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Saturday, July 3, 2010

Chartres and out of France

My hotel in Paris was the Royal Phare. Overall it was a nice value in a good area; small rooms, with an elevator where it was a challenge to fit one person with luggage. It was disappointing that wi-fi wasn't working in my room, but there was free table in the lobby to use it when I wanted to get to the Internet.

Their final help was that they were able to print my Air France boarding pass; my carry-ons weren't going to make the weight limit, so I wanted to have minimum contact with their staff.

I checked out and took the five-minute bus ride, on either line 82 or 92 from across from the hotel, to Gare Montparnasse. I succeeded in using one carnet during my stay, with one ticket having gone to waste where I could have made good use of it. At the station I took the escalator that turned out to go up two levels, when I wanted to get to the left luggage office on the level in between. There was a security check to enter the consigne, then the medium-sized lockers required €7 in coins, which fortunately I had. It was a little before 9, and the track number for my 9.33 train to Chartres wasn't showing. People stood below the big board waiting for their tracks to show; my track finally did.

I followed other people in learning the method of stamping the train ticket, and took the train, getting into the countryside, and it was a little late.

It was clear finding the way to the Cathedral. There was scaffolding in front, including the front interior, which I understand was a new state of things. It being Friday, chairs were cleared to expose the labyrinth on the floor, where many people were taking spiritual walks.

I joined the tour offered at noon by Malcolm Miller. He has written on the cathedral and conducted these tours for 53 years. It called for getting individual headsets so he could speak to the group at a normal voice. He conducts tours differently every time and is known for eccentricities; this tour covered some basics about the stained-glass windows as Bible commentary, in particular on putting the stories of Adam and Eve and the Good Samaritan together.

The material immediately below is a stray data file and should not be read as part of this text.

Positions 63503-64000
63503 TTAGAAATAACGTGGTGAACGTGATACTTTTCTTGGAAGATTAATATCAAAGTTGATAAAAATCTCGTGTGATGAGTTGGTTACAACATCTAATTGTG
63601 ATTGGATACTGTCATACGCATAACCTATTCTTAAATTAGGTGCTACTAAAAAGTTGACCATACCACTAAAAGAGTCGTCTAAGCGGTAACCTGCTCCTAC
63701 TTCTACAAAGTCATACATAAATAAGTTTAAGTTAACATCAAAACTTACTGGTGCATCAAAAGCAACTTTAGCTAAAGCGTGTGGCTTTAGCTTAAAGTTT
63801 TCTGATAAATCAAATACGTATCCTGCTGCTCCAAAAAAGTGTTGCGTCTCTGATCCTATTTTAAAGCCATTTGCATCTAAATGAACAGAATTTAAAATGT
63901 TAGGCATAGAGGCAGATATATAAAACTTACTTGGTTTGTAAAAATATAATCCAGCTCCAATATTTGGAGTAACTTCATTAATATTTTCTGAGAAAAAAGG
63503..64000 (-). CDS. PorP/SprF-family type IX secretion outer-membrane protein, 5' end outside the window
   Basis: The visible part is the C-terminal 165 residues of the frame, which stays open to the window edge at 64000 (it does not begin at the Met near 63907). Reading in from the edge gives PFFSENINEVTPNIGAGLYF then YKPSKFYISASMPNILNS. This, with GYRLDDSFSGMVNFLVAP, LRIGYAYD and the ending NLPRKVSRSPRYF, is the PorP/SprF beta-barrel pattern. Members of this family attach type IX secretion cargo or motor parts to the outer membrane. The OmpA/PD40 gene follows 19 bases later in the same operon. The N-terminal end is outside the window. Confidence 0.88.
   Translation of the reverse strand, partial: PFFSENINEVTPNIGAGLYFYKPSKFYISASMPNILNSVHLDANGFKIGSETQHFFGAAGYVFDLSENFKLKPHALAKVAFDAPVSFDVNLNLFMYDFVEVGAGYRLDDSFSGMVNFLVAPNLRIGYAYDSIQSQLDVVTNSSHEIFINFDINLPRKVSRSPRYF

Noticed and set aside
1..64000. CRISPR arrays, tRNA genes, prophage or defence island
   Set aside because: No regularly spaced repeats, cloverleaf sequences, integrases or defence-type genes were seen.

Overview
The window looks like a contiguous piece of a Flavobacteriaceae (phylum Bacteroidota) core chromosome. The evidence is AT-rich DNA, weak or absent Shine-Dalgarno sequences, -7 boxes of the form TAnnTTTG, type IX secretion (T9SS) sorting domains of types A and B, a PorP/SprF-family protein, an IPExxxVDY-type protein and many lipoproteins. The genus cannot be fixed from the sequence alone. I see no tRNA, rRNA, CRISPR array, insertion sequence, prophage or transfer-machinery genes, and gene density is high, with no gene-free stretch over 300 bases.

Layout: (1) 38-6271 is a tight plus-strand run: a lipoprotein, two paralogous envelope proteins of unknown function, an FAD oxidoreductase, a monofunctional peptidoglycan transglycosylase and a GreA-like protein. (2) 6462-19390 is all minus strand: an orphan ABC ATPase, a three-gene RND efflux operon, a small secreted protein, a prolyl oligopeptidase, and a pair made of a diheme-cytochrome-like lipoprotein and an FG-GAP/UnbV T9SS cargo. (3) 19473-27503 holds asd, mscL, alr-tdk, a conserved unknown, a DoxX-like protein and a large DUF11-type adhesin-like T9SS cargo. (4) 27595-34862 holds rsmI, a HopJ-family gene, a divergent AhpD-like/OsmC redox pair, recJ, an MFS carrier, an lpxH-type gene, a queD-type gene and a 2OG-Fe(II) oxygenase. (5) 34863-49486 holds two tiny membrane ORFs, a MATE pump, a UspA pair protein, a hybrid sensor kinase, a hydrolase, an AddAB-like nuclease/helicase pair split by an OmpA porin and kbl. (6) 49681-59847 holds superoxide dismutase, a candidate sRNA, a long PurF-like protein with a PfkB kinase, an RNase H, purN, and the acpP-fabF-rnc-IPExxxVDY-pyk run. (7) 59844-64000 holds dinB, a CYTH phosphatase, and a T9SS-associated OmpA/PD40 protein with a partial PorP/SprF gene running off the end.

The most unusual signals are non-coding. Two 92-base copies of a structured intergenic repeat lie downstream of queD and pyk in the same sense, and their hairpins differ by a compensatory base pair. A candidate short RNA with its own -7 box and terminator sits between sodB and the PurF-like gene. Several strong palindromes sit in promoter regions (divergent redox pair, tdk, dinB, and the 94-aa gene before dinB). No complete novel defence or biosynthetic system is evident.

The tour was done at 1.15; there was a quick decision needed on whether to try to have a sit-down lunch before my train departure at 2.30. I found Tomate et Piment, a chain place I think, which looked like it could handle it. I wound up with a duck dish with teriyaki sauce, not quite the best good-bye to France, and also had time to stop for an ice cream cone.

The return train was full but I got a seat, getting some sleep too. The tickets were not checked in either direction. I picked up my bags from the locker, and found my way to the Air France bus to CDG airport, spotting it before I took the wrong impulse to cross the street. I boarded, paying the €16.50 fare, expecting it to leave on the hour but it left at 3.55. I had doubts about taking it in Friday afternoon traffic, but was told it wasn't such a big deal. Still, it took about 30 minutes to get the short distance to Denfert-Rocherau, then another stop at Gare de Lyon, and overall slow going. I was hoping I'd get to the airport in time to see the second half of the World Cup match; with a radio on my cell phone I could hear reports on it. The bus reached the first airport stop at 5.40, with some rain falling. I took a quick look at the last five minutes of the match at the bar nearest the stop, then went to the Sheraton, where I had planned to see more of it. When the postgame show ended and they hadn't taken my order, I left. If I'd taken the bus and RER, I would have gotten to the airport sooner, at a lower fare, but I could have been standing and uncomfortable, so there were benefits to taking the bus.

I went on to find the pier of Terminal 2F where my flight was departing. I try to understand that airport to be better prepared for it, but it was still chaotic. There was security (at least keeping my shoes on) and a full inspection of one bag. Then there was a crowded pier for that Friday's intra-Europe flights. I took a tall beer can from the bar, for €5.80.

The flight scheduled for 19.35 was delayed to 19.55, then 20.05. They blamed storms in the Paris area in its previous segments. Small sandwiches offered on board, arrival in Rome at 22.00, much darker there than Paris at that time. I thought "Why are we using a B gate, Air France moved to A?" then remembered what I've researched and posted about the airport; B is the concourse, and the terminal now goes by the number 1.

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